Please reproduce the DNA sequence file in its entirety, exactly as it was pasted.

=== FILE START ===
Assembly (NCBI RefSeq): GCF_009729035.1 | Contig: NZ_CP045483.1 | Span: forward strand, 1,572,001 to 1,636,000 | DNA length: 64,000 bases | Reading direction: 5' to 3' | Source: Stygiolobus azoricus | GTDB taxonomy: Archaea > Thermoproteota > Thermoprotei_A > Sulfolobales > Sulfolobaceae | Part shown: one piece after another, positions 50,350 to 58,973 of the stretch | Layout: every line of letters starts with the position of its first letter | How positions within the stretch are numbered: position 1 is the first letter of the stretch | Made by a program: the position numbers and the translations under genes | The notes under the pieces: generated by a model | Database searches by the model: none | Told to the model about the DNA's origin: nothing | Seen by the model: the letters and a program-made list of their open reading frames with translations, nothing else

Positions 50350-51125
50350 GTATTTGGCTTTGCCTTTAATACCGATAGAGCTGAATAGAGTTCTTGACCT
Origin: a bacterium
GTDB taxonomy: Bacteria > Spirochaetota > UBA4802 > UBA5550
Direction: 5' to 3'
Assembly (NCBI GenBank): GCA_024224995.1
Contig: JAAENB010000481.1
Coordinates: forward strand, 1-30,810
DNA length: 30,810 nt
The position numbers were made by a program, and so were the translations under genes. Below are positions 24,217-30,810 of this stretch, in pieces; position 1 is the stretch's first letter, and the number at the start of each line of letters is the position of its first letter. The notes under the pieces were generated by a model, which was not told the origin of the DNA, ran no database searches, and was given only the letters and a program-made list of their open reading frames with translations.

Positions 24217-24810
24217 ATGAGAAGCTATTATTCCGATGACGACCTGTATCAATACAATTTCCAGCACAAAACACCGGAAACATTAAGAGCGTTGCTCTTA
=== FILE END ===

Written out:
Assembly (NCBI RefSeq): GCF_009729035.1 | Contig: NZ_CP045483.1 | Span: forward strand, 1,572,001 to 1,636,000 | DNA length: 64,000 bases | Reading direction: 5' to 3' | Source: Stygiolobus azoricus | GTDB taxonomy: Archaea > Thermoproteota > Thermoprotei_A > Sulfolobales > Sulfolobaceae | Part shown: one piece after another, positions 50,350 to 58,973 of the stretch | Layout: every line of letters starts with the position of its first letter | How positions within the stretch are numbered: position 1 is the first letter of the stretch | Made by a program: the position numbers and the translations under genes | The notes under the pieces: generated by a model | Database searches by the model: none | Told to the model about the DNA's origin: nothing | Seen by the model: the letters and a program-made list of their open reading frames with translations, nothing else

Positions 50350-51125
50350 GTATTTGGCTTTGCCTTTAATACCGATAGAGCTGAATAGAGTTCTTGACCT
Origin: a bacterium
GTDB taxonomy: Bacteria > Spirochaetota > UBA4802 > UBA5550
Direction: 5' to 3'
Assembly (NCBI GenBank): GCA_024224995.1
Contig: JAAENB010000481.1
Coordinates: forward strand, 1-30,810
DNA length: 30,810 nt
The position numbers were made by a program, and so were the translations under genes. Below are positions 24,217-30,810 of this stretch, in pieces; position 1 is the stretch's first letter, and the number at the start of each line of letters is the position of its first letter. The notes under the pieces were generated by a model, which was not told the origin of the DNA, ran no database searches, and was given only the letters and a program-made list of their open reading frames with translations.

Positions 24217-24810
24217 ATGAGAAGCTATTATTCCGATGACGACCTGTATCAATACAATTTCCAGCACAAAACACCGGAAACATTAAGAGCGTTGCTCTTA